12sec – Time the roadster’s hood should take to open or close
If you think Audi’s original TT looks a smart used buy, then check out the Mk2 because it’s even better. We give the lowdown on the low-slung bargain
Whatever the generation – Mk1, Mk2 or Mk3 – an Audi TT is a gift to used car buyers.
Evolutionary design means even a Mk1 looks reasonably fresh, while the mechanicals are tough and well proven and the bodies resistant to rust. Prices for the Mk1 start at around £1000 but, in truth, it’s a bit long in the tooth. The cheapest Mk3 is around £14,000 – a little pricey for a bargain hunter.
Which leaves the Mk2, again available in coupé and roadster forms. Prices start at around £4000 for early and leggy 2.0 TFSIs, although just £2000 more puts you among better-kept examples with lower mileages. Want more power? Check out the 244bhp 3.2 V6 quattro: around £7000 gets you a good 2008-reg one.
From there to £10,000, your world opens up, although you’ll need a bit more for 2011-reg facelift cars (the 2.0 TFSI went from 194bhp to 205bhp, and a Sport button offering keener responses became an option across the range).
There’s a 2.0 TDI diesel, of course. Expect at least 50mpg but the fact that it’s available in only quattro form confirms its strong in-gear acceleration. So you’re sure its emissions are within limits and its exhaust system is sound, make sure it’s sold with a fresh MOT.
On your travels, you’re sure to encounter a 156bhp 1.8 TFSI petrol. The engine appeared in the roadster in 2009 and then in the coupé in 2012. If the TT’s looks are sufficient reward for you, it’s something of a bargain. That it’s surprisingly fun to drive is a bonus. A 2012-reg 1.8 TFSI Sport with full history and 60,000 miles is around £10,000.
Prices for the 264bhp 2.0 TFSI TTS quattro, which arrived in 2008, start at around £8500 but many have been thrashed. An alternative might be a 2008-reg 3.2 V6 quattro with low mileage. They’re generally in better condition, better value and almost as thrilling to drive, although more expensive to run.
Sitting like a king above them all is the TT RS, sold from 2009 and powered by a 330bhp 2.5-litre inline five. An even more powerful Plus variant, launched in 2012, has 350bhp. RS prices start at around£15,000 and go all the way to £30,000. Quattro is an option on some TTs, standard on others. Same goes for manual or S tronic gearboxes. The latter suits the TT’s character but its mechatronic control unit can play up. If it’s juddery or hesitant, walk away. Magnetor heological dampers were standard on the TTS and RS, but they give a very stiff ride in Sport mode. They were an option on lesser models, although don’t pay extra for them.
With older and higher-mileage cars, condition is more important than specification, so S line, Black Edition and quattro versions don’t command an automatic premium.
In any case, even in standard trim, the TT Mk2 is well equipped. Like we said, the TT, and the Mk2 in particular, is a gift to used car buyers.
How to get one in your garage:
An expert’s view, Nick Goodall, Chairman, Audi TT owners club: “This is my second TT. My first was a Mk1 1.8 T that I owned for 13 years and sold earlier this year with 200,000 miles on the clock. It never missed a beat. I hope my new Mk2 – it’s a 2011 facelifted 2.0 TFSI quattro S tronic with 33,000 miles that cost me £14,000 – is as reliable. I’m sure it will be. It will be serviced every 10,000 miles. It feels sturdier and safer than the Mk1. I did look at TTSs but they were all ‘destroyed’ – worn interiors, body damage, skipped services…”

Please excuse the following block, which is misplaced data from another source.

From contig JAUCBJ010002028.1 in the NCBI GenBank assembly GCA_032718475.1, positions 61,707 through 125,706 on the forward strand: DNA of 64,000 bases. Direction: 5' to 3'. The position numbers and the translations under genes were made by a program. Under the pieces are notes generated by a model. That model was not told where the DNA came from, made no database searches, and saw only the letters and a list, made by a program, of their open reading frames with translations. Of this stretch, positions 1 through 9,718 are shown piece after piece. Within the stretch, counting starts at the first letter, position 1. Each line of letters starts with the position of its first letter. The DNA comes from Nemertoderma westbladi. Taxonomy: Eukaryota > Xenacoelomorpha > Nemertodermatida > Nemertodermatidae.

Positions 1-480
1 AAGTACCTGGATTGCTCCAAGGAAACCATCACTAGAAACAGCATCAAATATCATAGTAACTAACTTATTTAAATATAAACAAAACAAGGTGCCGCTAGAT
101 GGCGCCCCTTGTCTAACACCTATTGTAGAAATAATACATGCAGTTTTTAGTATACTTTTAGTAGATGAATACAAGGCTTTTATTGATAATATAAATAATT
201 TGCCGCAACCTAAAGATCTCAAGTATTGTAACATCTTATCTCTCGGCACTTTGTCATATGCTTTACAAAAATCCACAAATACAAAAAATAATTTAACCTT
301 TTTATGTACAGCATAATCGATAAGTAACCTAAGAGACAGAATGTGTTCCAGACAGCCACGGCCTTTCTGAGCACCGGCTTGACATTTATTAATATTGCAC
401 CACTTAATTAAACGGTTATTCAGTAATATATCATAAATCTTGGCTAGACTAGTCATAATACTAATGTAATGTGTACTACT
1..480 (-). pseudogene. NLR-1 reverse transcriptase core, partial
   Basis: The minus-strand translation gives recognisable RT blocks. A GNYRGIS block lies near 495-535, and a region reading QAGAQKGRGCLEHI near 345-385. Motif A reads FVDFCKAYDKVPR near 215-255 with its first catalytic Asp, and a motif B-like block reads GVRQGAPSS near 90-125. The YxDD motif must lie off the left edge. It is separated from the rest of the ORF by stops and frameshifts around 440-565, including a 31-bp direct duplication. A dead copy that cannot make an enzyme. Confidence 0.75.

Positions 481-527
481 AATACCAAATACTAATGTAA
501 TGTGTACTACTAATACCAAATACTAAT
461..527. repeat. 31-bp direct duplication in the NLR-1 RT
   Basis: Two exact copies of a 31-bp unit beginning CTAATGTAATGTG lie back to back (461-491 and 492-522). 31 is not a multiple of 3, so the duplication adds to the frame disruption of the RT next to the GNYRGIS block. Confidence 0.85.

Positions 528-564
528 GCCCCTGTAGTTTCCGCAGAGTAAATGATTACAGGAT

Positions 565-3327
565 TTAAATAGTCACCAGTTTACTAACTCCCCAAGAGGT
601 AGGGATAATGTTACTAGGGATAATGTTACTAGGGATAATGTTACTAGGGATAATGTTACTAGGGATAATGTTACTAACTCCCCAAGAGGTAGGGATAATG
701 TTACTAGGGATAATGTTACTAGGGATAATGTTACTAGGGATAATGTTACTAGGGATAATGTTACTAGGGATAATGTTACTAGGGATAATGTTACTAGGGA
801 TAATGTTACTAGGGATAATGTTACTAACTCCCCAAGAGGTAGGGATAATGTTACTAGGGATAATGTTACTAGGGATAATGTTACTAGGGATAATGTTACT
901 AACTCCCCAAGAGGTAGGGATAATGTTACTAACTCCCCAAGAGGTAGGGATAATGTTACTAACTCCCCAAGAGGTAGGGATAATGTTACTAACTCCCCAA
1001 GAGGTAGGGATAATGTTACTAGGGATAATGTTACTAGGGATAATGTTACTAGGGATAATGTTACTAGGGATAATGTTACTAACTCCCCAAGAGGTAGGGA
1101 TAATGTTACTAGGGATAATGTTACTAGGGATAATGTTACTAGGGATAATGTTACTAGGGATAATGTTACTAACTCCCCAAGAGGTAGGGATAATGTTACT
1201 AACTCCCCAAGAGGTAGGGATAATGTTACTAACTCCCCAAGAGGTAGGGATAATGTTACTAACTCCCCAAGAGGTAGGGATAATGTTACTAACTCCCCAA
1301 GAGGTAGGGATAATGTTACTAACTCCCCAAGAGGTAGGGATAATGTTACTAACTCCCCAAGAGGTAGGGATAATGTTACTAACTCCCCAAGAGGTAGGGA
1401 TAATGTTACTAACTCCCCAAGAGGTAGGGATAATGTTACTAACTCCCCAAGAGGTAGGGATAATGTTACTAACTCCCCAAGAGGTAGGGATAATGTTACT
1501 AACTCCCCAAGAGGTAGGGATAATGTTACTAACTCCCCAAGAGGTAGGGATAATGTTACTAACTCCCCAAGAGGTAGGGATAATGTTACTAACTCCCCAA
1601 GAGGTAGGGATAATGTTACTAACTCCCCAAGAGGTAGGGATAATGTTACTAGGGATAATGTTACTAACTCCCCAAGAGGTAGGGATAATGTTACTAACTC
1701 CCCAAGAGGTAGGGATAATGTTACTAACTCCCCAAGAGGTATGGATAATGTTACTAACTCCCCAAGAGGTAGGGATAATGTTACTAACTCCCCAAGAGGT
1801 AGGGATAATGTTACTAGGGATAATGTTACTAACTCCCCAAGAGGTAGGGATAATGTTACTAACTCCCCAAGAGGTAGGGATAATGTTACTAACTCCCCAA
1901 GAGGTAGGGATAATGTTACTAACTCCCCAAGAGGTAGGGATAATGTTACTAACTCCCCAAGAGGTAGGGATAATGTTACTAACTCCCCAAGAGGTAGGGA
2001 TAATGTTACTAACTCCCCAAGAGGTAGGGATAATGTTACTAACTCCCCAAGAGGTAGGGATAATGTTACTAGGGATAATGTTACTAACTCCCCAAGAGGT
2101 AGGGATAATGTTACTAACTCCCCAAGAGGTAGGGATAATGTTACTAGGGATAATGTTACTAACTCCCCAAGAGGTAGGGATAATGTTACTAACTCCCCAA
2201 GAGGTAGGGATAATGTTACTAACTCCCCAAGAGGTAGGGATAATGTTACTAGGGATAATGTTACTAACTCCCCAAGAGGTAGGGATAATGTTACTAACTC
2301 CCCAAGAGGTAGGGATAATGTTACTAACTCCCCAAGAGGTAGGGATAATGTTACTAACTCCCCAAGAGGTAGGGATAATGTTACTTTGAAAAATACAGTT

ENGINE – Generally reliable but thrives on regular servicing and requires a new cambelt every five years or 75k miles (around £500 at a specialist). Misfiring or stalling can be a failing coil pack (about £35).Long-life servicing is every two years or 20k miles (about £199 at a specialist). Platinum-tipped spark plugs can run for 60k miles but are expensive.
GEARBOX – On TTs fitted with S tronic dual-clutch transmission, juddering or a loss of drive could be the mechatronic control unit (around £800 at a specialist). Its clutches can let go too(£1200, compared with £1000 for a new clutch in a manual ‘box).
BRAKES, STEERING AND SUSPENSION – Ensure the brake fluid has been changed every two years. The bushes on the rear console of the lower front wishbones start failing at around six years. Check for steering rack rattles.
BODY – Any corrosion is likely to be repair related. On standard cars, check the automatic rear spoiler rises and falls. On the roadster, more cars are having problems with the motors that power the flaps that conceal the hood when folded. It can be a sensor issue too.
INTERIOR – Listen for trim and fascia rattles, and check the boot floor isn’t damp. Check the power windows work (regulator cables snap). Ensure the air-con works since a lack of regular servicing causes the compressor to fail. Check the seat bases aren’t sagging.
Also worth knowing:
Regardless of its age but so long as the car has done less than 100,000 miles, Audi will sell you a 12-month warranty for your TT. All-component cover for a 2007-reg TT 2.0 TFSI with 88,000 miles, doing less than 10,000 miles a year, is £1164 or £100 per month with zero excess. Visit insurewithaudi.co.uk.
How much to spend:
£3995-£4495 – Early 2006 to 2007 2.0 TFSIs with 100k-150k miles.
£4500-£6495 – 2008 to 2009 2.0 TFSIs and TDIs and 2006 to 2008 3.2 V6s with 120k miles.
£6500-£8995 – Mileages below 100k. 2010-reg with 70k miles from £7500.
£9000-£10,995 – Pick of 2009 to 2011 cars, plus first TTSs.
£11,000-£12,995 – Choice of 2011 …read more